Nationality Limbo

**This post may contain affiliate links, but I would never recommend anything that I wouldn't highly recommend for myself ;)

**This post may contain affiliate links, but I would never recommend anything that I wouldn't highly recommend for myself ;)

Hello everyone!

I would like to formerly inaugurate this blog by talking about a very important topic that a lot of us expats may understand. It is what I have been calling "nationality limbo". I searched the internet and couldn't find anything related so I may have created this term :D. Anyways, as mentioned on my bio, I was born in Brazil. If you ever ask me where I am from I would promptly say "I am Brazilian". However, after living outside of the country for so long, that meaning started to fade. Yes, I was born there and I will still be giving people the same answer when asked, but as time passes you realize that you no longer posses all the qualities that make you identify as a true Brazilian. Below are a few of the traits that I can think of: 

*You speak your original language but you start forgetting and/or stumbling with certain words. Also, your thoughts are made of a mixture of the different languages you deal with.

*You still love your birth country's food but you don't eat it on a day to day basis, or, if you are like me, you don't know how to cook a lot of its specialties.

*You have friends from your home country but you are also friends with people from different parts of the world, in which you share unique experiences.

*The way you dress and overall style has changed a lot, up until the point that when you go back to your country people sometimes mistaken you by a foreigner.

*You start having an outlook on your country as an outsider rather than someone who is inserted there, and that involves all sorts of topics including politics, economics, culture, etc

When you get to this point where you identify with these characteristics, as well as many others that I haven't mentioned here (and feel free to share your experience ;), you start entering the nationality limbo: it is when you start identifying less with your origin country, and more with the country you are living in or even many other cultures combined.

This situation can be very frustrating and it is a confusing spot to be in. That is because when you go back to your birth country you start feeling out of place and you begin realizing how different you have become compared to almost everyone around you. At the same time, you also don't exactly fit perfectly within your expat country as you may not identify with 100% of its people's behavior or communication style, you may still have an accent, and you may always be seen as a foreigner by the overall society.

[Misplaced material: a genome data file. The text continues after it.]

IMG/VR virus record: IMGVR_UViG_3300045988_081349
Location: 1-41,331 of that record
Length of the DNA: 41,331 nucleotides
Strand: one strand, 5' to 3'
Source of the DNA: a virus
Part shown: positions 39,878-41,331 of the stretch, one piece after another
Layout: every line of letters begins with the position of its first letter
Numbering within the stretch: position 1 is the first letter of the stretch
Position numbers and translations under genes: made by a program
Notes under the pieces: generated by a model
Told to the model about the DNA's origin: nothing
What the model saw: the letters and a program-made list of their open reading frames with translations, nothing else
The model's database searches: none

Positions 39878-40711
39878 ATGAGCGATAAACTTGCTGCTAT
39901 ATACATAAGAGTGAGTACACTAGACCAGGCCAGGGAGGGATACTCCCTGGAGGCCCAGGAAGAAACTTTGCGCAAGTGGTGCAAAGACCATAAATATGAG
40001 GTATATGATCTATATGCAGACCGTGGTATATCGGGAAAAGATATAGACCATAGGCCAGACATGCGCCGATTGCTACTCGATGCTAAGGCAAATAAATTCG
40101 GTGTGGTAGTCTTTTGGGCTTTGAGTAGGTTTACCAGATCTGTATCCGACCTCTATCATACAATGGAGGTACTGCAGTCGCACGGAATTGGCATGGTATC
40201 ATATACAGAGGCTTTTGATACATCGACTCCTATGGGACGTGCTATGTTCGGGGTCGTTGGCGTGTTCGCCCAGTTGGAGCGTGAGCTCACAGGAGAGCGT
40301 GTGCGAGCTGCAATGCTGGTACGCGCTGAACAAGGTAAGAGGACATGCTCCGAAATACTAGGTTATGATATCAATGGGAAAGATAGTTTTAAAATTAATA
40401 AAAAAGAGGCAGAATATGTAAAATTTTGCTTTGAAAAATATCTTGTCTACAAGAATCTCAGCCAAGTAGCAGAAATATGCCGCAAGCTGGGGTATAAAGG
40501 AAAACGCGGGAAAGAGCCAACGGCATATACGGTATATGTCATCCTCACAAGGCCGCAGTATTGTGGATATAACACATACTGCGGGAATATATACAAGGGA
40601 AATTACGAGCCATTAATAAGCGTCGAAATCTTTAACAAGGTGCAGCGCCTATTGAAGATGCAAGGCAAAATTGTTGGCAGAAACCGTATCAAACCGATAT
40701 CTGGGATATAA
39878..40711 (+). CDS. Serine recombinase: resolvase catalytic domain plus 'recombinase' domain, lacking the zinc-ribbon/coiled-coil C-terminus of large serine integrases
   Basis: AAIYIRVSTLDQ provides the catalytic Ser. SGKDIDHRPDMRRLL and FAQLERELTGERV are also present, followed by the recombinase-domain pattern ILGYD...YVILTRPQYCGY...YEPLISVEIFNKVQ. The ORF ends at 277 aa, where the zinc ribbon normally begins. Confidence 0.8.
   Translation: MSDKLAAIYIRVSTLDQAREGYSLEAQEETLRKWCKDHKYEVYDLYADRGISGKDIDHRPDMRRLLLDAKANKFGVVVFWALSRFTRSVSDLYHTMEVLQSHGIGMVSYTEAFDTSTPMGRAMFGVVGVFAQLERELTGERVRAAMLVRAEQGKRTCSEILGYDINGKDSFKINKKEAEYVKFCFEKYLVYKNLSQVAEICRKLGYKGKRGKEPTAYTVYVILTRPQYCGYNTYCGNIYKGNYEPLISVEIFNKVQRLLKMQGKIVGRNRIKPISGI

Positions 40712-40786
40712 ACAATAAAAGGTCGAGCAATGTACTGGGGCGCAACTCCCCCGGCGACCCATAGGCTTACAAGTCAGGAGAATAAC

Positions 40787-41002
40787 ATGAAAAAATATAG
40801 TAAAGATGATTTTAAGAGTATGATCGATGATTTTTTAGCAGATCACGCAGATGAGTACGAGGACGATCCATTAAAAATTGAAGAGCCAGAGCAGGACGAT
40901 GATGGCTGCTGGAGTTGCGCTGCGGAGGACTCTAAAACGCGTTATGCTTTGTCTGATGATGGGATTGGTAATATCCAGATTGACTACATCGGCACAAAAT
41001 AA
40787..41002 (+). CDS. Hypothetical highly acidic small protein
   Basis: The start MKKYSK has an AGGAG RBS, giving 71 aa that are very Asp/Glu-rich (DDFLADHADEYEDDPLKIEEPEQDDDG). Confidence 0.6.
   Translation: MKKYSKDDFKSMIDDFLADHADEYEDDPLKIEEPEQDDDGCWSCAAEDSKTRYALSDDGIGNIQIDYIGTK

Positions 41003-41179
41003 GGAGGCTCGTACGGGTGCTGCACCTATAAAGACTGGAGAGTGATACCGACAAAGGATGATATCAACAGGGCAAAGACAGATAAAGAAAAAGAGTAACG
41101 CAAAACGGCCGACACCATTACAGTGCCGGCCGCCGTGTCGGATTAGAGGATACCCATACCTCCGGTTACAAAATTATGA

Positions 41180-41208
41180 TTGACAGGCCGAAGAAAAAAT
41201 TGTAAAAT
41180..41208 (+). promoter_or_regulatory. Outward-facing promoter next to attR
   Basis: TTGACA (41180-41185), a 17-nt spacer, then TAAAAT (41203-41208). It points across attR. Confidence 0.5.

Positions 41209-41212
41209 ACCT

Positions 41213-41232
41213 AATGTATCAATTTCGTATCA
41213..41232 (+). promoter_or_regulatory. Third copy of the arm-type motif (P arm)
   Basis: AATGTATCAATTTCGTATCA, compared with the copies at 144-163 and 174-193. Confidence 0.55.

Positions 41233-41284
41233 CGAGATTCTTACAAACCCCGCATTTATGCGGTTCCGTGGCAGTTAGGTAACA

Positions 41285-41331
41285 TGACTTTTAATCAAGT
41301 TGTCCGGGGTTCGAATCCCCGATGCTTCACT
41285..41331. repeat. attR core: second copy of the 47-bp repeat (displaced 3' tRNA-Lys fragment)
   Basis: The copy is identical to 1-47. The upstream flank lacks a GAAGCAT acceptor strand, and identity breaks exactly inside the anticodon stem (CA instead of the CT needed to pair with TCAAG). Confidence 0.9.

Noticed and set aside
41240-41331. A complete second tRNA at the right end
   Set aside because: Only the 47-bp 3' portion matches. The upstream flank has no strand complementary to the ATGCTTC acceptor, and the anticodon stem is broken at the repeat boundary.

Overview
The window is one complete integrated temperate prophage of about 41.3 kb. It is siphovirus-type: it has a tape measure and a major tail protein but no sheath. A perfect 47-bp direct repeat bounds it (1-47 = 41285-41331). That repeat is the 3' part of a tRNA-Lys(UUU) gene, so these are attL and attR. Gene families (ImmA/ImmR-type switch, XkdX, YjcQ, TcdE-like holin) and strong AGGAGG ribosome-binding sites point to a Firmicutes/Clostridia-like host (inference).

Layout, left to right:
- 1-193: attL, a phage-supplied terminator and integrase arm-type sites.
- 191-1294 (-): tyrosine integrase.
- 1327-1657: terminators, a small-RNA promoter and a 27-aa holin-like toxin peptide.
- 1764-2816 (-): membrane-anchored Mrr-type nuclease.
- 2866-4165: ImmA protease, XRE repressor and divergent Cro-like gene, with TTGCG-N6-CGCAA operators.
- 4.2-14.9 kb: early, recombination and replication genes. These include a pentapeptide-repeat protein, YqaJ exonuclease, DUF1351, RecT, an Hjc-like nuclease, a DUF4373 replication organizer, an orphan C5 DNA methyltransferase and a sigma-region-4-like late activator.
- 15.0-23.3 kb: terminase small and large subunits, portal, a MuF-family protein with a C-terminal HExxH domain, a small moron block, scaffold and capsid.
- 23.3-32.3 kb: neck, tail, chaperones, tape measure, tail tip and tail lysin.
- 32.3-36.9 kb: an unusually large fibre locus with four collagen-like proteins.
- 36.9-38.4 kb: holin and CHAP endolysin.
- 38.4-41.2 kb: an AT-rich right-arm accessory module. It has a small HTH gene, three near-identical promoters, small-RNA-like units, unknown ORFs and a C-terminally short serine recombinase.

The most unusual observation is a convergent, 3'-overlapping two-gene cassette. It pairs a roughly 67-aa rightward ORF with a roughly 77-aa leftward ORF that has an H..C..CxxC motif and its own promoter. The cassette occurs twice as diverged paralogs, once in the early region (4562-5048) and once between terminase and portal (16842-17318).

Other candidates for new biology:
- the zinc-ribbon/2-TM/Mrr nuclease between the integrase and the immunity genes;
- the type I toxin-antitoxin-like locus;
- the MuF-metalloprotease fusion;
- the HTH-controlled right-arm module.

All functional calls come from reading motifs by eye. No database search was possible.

The nationality limbo is one of the perks of living overseas. It is also a situation that is really hard to get out of - even if you decide to go back to your birth country. By then, your mind has changed in a way that you haven't imagined, and you may never be able to adapt back to your country's customs, hence be a typical/true Brazilian (in my case) again. Some of you may think that you should adapt 100% to your expat nation instead and be as close as possible to being seen as one of them, but do you really want to lose all those unique personality traits acquired from your country that makes you so special?

I am not saying that being in the nationality limbo is all bad. I understand that you may often feel out of place, but you still have a group of people who will always understand your situation: those in the same position as you. It is also a beautiful thing to become a citizen of the world and be able to get along with many different nationalities and understand their social standpoints. In addition, the matters you start caring about develop into a whole different spectrum, in a much larger scale, and that's the true meaning of being international.

People that have never left their home country may still get a good portion of the knowledge that is out there in the world due to globalization, internet, etc. But you will probably be one step ahead in a sense that you may have lived through it and you can speak for experience.

Nonetheless, I am not saying that only those who necessarily lived in another country can experience the nationality limbo. Those who traveled, those who were raised within an international family or environment, and even those who just simply don't identify with its home country cultural aspects can still experience it as well.

In summary, the nationality limbo is not always a great place to be in, as you don't have the comfort and the security of always knowing who you are and where you belong. But the nationality limbo can be a route to self discovery, and if you know how to take advantage of it in the right way, you can become a real citizen of the world and this feature can take you far, including your career, when you are exploring new places, as well as in your personal and social life.

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